The first task facing the joint venture was the construction of the 13-km long access road from Hawk Inlet to the mine site. Work started in 1985, but conditions were so difficult that only 3 km were completed in the first two years. In the meantime, control of the property had been changing hands. Martin Marietta sold its interest in the joint venture to Anaconda, which also bought the Native Corporation's holding in conjunction with Noranda.
Noranda, however, was in the process of recording its first trading loss in 60 years, and as a result sold its interest, together with other properties, to Amselco (at that time, the North American minerals arm of BP). Amselco also bought Anaconda's holding, and sold part on to Hecla and the other companies currently involved. Amselco was then itself merged with Kennecott, which has been the project operator both before and after the sale of BP Minerals to RTZ.
With the priority now on completing the access road, rapid action was required. Over a two-day period in 1986, the project established a world record for air heavy-lift as earthmoving equipment was flown in to construction sites along the line of the road. By creating multiple work points from which the road could be driven in both directions, the remaining 10 km of road was pushed through that summer, as well as the 7 km stretch of road between the Hawk Inlet landing and the new ferry dock on the mainland side.
The road has been built to a constant grade, as it was originally intended to run a tailings pipeline alongside it down to a dam site below the mine. However, during the construction program, it was decided to minimize the impact of the tailings by using dry deposition rather than a slurry system, and the pipeline was never built.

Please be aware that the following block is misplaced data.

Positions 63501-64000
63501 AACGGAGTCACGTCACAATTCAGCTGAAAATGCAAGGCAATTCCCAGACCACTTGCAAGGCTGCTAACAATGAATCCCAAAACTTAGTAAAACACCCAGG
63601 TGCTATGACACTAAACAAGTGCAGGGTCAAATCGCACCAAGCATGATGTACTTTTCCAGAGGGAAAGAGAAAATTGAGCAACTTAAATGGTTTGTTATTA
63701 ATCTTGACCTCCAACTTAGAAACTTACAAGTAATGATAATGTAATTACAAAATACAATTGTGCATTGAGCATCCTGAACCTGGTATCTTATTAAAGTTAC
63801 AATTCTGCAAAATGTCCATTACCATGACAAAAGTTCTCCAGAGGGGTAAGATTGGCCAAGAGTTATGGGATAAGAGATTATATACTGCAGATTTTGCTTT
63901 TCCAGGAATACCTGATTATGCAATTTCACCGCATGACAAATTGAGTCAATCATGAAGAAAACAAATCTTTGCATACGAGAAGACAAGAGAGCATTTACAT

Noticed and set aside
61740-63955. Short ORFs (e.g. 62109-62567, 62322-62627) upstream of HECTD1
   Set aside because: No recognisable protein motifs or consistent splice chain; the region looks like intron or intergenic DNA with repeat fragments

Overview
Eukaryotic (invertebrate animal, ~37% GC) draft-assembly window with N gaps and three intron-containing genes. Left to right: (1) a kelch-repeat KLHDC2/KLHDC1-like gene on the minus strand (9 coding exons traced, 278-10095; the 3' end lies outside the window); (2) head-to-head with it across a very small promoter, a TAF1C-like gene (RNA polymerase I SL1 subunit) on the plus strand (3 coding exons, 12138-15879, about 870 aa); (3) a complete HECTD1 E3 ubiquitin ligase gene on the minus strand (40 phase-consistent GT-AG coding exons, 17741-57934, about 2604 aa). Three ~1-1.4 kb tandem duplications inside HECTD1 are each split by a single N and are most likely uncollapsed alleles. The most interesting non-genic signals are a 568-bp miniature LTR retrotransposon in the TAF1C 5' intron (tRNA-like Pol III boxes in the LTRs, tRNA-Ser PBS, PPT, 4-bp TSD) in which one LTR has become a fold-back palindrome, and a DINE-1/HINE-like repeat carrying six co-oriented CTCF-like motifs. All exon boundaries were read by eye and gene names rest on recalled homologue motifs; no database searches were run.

Construction of the mine, the mill and the concentrator started in 1987, with the first concentrate being produced in February 1989. The first shipment was made in May of that year through the newly built shiploading facility at Hawk Inlet, which is capable of handling the ocean-going vessels needed to transport Greens Creek's production to smelters in countries such as the United Kingdom, South Korea, Belgium, Italy and France.
HIGHLY COMPLEX OREBODIES
The mine originally produced around 1,100 mt of ore and 350-400 mt of waste each day. Production was increased to 1,225 mt/d this year, and the concentrator was modified to accept this. Of 13 defined mineralized zones within the property, only three are currently in production. The North, Central and South orebodies are each split into two or more zones, and no less than eight different ore types have been identified.
Compounding the problems, the ore zones themselves are highly irregular, varying widely in dip (from horizontal to vertical), strike, and thickness over relatively short distances. The ore occurs at the junction of two rock units; the younger argillite appears as the footwall with the older phyllite above the contact, indicating that the complete structure has been overturned.
Minimum ore thicknesses of 600 mm in the North orebody increase to over 6 m elsewhere. Massive sulphides can be either high-pyrite, low-base-metals, or the converse, the former being the principal component of the upper portions of the Central and South orebodies, while the high-base-metals massive sulphide is found to predominate in the North orebody.